Archive for July, 2009

Literary Agent Grace Freedson on What Book Publishers are Choosing Based on Today's Economy

Thursday, July 30th, 2009

In an interview with literary agent Grace Freedson,  it’s evident that one way to get published is to filter your self-help or how-to book through the lens of the economic realities we face today: “I think I would say there is a trend towards frugality not only in the way business is conducted but in the types of books we’re seeing published . . . when I say frugality, it impacts the business sector, it impacts the way we cook and choose the foods we eat. It might impact the way we plan our weddings [etc.] and that’s reflected in the kinds of books that are published.”

She also mentioned that  she had several books on the use and misuse of credit cards, as well as dealing with collection agencies, which are topics that pretty obviously relate to today’s rough times.

Freedson started her own literary agency after she left Barron’s, famed for their SAT and GMAT books, as Director of Acquisitions.  She mentioned that  one of her bread and butter categories is particularly hot today:

“. . . Test preparation [is] still a very fertile category, people are staying in school if there are no jobs, graduating college seniors might opt to further their education. Those who are not furthering it are trying to improve their skills. So there are many skill-based books, whether it’s how to manage your time better to how to interview better for a job. I think those skill-based concepts are pretty good right now.”

Here are some recent deal as of this month that reflect what Freedson talked about with me.

In terms of saving money:

Ellie Kay’s THE LITTLE BOOK OF BIG SAVINGS, ways to save money every day in twelve  categories

In terms of skills for work:

Michelle Lederman’s THE 11 LAWS OF LIKABILITY: Building Authentic Relationships for Business Success

Jodi Glickman-Brown’s GREAT ON THE JOB: 11 Essential Strategies for Succeeding in the Workplace (also about relationships and communication)

If you can figure out a way to make your topic relate to the economy, you have a better chance of getting a literary agent.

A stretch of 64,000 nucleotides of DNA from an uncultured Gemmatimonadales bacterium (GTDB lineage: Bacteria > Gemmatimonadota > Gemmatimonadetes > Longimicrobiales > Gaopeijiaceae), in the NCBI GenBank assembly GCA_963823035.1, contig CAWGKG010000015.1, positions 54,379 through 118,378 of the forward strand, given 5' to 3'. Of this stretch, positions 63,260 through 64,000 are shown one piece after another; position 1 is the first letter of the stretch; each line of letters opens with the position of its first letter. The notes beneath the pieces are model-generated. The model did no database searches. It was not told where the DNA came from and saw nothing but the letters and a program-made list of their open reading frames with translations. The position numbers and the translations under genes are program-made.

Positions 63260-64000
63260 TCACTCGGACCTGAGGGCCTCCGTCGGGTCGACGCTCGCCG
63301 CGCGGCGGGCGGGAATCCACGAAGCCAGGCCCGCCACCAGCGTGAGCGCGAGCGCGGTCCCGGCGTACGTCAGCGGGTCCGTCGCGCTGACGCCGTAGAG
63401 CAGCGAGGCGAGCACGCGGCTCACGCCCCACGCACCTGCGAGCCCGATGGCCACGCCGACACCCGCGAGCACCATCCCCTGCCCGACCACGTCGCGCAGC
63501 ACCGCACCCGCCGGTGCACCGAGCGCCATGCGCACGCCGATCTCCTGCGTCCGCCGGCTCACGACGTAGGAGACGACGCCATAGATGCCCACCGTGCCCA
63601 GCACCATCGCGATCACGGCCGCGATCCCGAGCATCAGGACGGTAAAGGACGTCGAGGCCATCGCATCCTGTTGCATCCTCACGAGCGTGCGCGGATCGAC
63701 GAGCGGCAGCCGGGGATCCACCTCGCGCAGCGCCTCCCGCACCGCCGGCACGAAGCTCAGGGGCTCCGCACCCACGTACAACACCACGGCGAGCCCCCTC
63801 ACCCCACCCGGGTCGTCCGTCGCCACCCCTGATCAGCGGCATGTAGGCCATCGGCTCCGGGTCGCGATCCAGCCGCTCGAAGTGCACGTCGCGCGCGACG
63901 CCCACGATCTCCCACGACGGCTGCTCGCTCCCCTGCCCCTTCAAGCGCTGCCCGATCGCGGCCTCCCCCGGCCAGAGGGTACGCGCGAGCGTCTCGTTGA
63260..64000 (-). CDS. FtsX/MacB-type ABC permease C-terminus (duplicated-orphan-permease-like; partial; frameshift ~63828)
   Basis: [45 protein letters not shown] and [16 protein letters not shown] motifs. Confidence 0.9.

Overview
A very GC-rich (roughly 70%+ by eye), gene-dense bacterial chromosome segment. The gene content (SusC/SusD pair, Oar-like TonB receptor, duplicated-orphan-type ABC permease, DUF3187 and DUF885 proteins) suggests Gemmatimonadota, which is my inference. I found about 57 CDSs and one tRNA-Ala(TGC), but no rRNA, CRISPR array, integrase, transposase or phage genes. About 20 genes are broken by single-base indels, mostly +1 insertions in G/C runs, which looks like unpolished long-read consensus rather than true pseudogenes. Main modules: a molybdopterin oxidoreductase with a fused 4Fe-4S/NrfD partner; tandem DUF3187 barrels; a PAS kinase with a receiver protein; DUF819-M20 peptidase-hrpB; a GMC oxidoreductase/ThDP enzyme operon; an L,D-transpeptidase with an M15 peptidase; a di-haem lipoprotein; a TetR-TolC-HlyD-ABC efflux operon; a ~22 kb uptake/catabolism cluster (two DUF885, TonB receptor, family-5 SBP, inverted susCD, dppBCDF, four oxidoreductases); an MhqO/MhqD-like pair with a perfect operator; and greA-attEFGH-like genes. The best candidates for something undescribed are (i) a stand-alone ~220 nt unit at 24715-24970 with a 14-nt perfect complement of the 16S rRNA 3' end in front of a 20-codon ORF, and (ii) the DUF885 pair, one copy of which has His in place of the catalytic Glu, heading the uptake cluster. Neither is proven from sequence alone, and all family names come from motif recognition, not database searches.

Want free publicity? Tie your story to current events

Sunday, July 12th, 2009


How potent is tying your subject matter to current events?

Potent enough to turn Carol Burnett from a little known night club singer into a national star.

According to Tom Shales of the Washington Post, this is how Carol Burnett got her big break:  In 1957, she was appearing at the Blue Angel nightclub. Teen-age girls were obsessed with Elvis Presley. Burnett’s friend Ken Welch wrote a song about a young girl totally obsessed not with a rock star but with the secretary of state: “I Made a Fool of Myself Over John Foster Dulles.”

Jack Paar heard about it, booked her on the “Tonight Show,” and it created a frenzy. Ms. Burnett says in Shales’ original article, “The phones were ringing off the book. I went back to the Blue Angel to do the midnight show and there was a man on the phone who said he was Mr. Dulles’ television adviser, and he said, ‘Mr. Dulles didn’t see it. Could you possibly go back on the Paar show and do it on Thursday?’ I said, ‘Fine by me.’ But of course I didn’t know. But they called Jack Paar, who had a great show, and he brought me back on Thursday. Then Ed Sullivan called and I did it on his show that Sunday. So it was three times in one week.”

A week later, Burnett watched “Meet the Press” because Dulles was to be the interviewee. “And the very last question was, ‘So tell me, Mr. Dulles, what is going on between you and that young lady who sings that love song about you?’ And you know how dour he was. I got up close to the television set and he said, ‘I make it a matter of policy never to discuss matters of the heart in public.’ Isn’t that sweet? Wow.”